MN - Vegetable IPM Newsletter

In this issue

Feature Article: Regional Analysis of Pyrethroid Efficacy Against ECB and CEW

Tissue Analysis as a Nutrient Management Tool for Potatoes

Pest Alert Updates

False Chinch Bug Update in Sweet Corn

**No newsletter will be published next week - look for the August 3rd issue **

Vol. 3 No. 9   July 20, 2001

Regional Analysis of Pyrethroid Efficacy Against European Corn Borer and Corn Earworm - 2001 Update

Bill Hutchison, Eric Burkness, and P.K. O'Rourke, Dept. of Entomology, University of Minnesota, St. Paul, Minn.

During the past year, and with additional data for European corn borer (ECB) and corn earworm (CEW) control in sweet corn, we have updated our regional analysis of pyrethroid efficacy against the pest complex. In last year's report (July 21, 2000, MN Veg. IPM Newsletter; reference below), I also limited the review to ECB data. Our 2001 report includes data for CEW.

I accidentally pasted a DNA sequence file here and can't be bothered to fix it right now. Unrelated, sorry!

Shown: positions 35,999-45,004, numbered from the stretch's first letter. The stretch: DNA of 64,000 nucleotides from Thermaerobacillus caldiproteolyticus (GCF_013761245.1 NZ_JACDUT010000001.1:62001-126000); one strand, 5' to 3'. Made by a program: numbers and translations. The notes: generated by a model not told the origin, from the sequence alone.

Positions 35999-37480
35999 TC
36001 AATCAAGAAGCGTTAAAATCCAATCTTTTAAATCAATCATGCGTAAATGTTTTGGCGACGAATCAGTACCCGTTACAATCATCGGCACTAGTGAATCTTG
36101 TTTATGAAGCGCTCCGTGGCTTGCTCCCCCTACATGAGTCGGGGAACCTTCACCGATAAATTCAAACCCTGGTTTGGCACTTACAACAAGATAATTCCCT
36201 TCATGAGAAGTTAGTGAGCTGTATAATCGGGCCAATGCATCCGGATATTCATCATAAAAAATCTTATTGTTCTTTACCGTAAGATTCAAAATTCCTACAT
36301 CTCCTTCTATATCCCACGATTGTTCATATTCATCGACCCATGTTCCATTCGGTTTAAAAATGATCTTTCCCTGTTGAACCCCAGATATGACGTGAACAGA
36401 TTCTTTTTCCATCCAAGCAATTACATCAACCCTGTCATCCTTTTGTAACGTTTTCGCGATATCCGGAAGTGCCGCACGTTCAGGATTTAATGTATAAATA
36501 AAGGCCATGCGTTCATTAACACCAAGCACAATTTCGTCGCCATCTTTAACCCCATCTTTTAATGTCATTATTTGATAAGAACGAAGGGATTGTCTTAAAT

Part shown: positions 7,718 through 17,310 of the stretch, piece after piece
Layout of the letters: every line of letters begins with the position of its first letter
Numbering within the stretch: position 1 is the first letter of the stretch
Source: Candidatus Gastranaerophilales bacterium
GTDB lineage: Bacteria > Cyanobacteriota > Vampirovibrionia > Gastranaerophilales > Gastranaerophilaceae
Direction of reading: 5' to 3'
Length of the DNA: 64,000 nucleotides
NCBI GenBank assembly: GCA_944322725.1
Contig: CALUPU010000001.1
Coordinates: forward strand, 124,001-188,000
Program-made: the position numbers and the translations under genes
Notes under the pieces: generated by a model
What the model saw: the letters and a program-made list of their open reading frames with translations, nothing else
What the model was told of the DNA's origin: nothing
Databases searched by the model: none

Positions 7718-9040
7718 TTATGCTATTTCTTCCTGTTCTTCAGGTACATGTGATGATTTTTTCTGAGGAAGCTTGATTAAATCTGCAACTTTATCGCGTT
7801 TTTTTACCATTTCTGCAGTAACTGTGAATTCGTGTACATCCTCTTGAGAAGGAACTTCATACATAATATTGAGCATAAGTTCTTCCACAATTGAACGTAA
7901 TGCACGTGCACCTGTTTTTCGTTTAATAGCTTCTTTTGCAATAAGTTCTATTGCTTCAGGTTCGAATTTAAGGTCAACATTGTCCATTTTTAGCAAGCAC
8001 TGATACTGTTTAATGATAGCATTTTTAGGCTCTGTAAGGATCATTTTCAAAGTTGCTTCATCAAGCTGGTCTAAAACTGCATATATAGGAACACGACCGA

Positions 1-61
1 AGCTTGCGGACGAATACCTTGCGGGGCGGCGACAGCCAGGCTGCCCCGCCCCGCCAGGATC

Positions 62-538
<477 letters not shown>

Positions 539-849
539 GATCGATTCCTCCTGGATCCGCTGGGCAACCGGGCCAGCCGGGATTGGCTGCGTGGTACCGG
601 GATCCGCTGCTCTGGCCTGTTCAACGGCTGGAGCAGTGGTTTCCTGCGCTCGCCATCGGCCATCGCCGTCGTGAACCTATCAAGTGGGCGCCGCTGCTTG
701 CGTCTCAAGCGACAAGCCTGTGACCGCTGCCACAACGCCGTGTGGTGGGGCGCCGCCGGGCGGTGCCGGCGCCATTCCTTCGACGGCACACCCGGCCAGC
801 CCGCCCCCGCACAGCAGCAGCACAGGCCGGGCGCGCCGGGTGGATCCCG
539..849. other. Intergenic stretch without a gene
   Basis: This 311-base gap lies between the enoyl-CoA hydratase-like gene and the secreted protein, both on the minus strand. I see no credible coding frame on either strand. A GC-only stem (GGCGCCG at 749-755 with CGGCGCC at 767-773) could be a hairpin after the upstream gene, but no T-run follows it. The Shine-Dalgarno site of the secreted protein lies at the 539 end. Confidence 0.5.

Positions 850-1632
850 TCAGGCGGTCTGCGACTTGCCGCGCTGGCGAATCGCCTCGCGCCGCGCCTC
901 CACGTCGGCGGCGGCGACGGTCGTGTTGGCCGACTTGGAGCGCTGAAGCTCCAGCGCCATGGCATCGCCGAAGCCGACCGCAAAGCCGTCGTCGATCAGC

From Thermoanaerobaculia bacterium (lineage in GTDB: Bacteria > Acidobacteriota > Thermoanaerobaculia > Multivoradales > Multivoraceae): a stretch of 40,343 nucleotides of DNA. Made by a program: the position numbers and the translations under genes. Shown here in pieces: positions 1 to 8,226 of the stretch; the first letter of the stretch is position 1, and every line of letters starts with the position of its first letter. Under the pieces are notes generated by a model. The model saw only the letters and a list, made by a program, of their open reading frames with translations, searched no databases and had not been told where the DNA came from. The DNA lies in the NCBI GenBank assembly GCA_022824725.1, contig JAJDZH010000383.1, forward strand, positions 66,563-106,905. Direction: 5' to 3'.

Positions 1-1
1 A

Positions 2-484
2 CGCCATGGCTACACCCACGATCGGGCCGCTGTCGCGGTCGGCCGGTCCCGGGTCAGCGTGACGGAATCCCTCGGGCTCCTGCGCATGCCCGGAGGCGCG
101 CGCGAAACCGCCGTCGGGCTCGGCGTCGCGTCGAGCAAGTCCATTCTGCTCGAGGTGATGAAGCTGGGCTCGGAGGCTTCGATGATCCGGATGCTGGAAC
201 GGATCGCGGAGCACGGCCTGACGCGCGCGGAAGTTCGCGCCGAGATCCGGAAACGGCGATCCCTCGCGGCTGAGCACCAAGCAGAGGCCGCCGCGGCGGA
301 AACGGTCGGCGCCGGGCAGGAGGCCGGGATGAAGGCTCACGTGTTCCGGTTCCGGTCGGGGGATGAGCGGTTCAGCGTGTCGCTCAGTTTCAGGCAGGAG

Rationale: We are often asked which pyrethroid insecticide performs best against ECB and CEW in sweet corn. Based on a number of Minnesota trials over the past 12 years, as well as data from colleagues throughout the Midwest, I am aware of the overall efficacy of most of the insecticides currently labeled for each pest. However, relying on 1-2 years of recent data, or the results from 1-2 locations, does not always provide the most complete answer. Although insecticide efficacy is just one of many issues to consider in developing an IPM program for a given crop, it is nevertheless a key element that deserves more attention. In particular, I believe that with many pest management tactics (e.g., resistant varieties, biological control and chemical control) it is useful to look at the risks (variability) with specific pest control tactics as well as the expected mean (average) level of control.